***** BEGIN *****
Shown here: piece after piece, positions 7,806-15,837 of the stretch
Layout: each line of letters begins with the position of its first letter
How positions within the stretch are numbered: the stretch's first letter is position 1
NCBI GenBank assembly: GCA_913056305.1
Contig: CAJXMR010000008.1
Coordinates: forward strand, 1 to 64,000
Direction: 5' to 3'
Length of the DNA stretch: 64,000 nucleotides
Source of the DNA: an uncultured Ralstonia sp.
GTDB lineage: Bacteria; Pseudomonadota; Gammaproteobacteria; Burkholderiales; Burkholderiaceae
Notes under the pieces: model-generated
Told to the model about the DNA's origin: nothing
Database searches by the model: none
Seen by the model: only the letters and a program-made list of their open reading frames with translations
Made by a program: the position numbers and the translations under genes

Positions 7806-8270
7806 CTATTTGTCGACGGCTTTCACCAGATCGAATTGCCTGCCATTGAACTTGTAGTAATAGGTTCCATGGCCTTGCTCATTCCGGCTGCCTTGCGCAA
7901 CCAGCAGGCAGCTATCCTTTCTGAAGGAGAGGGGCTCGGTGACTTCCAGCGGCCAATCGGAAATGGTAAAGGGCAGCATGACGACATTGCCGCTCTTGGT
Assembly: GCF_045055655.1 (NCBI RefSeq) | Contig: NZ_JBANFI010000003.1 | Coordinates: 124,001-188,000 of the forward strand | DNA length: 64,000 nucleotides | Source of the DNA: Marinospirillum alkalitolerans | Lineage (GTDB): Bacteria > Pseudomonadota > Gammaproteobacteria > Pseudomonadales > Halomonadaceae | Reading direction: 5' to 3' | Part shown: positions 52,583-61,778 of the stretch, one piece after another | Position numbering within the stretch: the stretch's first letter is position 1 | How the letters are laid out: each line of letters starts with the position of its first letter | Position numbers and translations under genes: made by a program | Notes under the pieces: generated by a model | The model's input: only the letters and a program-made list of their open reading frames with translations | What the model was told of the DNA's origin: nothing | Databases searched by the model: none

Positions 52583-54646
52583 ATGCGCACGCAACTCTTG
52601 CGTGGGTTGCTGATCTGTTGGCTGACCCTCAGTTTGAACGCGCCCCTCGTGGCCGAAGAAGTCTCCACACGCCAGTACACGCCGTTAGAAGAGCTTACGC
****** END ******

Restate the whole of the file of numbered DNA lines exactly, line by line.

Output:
Shown here: piece after piece, positions 7,806-15,837 of the stretch
Layout: each line of letters begins with the position of its first letter
How positions within the stretch are numbered: the stretch's first letter is position 1
NCBI GenBank assembly: GCA_913056305.1
Contig: CAJXMR010000008.1
Coordinates: forward strand, 1 to 64,000
Direction: 5' to 3'
Length of the DNA stretch: 64,000 nucleotides
Source of the DNA: an uncultured Ralstonia sp.
GTDB lineage: Bacteria; Pseudomonadota; Gammaproteobacteria; Burkholderiales; Burkholderiaceae
Notes under the pieces: model-generated
Told to the model about the DNA's origin: nothing
Database searches by the model: none
Seen by the model: only the letters and a program-made list of their open reading frames with translations
Made by a program: the position numbers and the translations under genes

Positions 7806-8270
7806 CTATTTGTCGACGGCTTTCACCAGATCGAATTGCCTGCCATTGAACTTGTAGTAATAGGTTCCATGGCCTTGCTCATTCCGGCTGCCTTGCGCAA
7901 CCAGCAGGCAGCTATCCTTTCTGAAGGAGAGGGGCTCGGTGACTTCCAGCGGCCAATCGGAAATGGTAAAGGGCAGCATGACGACATTGCCGCTCTTGGT
Assembly: GCF_045055655.1 (NCBI RefSeq) | Contig: NZ_JBANFI010000003.1 | Coordinates: 124,001-188,000 of the forward strand | DNA length: 64,000 nucleotides | Source of the DNA: Marinospirillum alkalitolerans | Lineage (GTDB): Bacteria > Pseudomonadota > Gammaproteobacteria > Pseudomonadales > Halomonadaceae | Reading direction: 5' to 3' | Part shown: positions 52,583-61,778 of the stretch, one piece after another | Position numbering within the stretch: the stretch's first letter is position 1 | How the letters are laid out: each line of letters starts with the position of its first letter | Position numbers and translations under genes: made by a program | Notes under the pieces: generated by a model | The model's input: only the letters and a program-made list of their open reading frames with translations | What the model was told of the DNA's origin: nothing | Databases searched by the model: none

Positions 52583-54646
52583 ATGCGCACGCAACTCTTG
52601 CGTGGGTTGCTGATCTGTTGGCTGACCCTCAGTTTGAACGCGCCCCTCGTGGCCGAAGAAGTCTCCACACGCCAGTACACGCCGTTAGAAGAGCTTACGC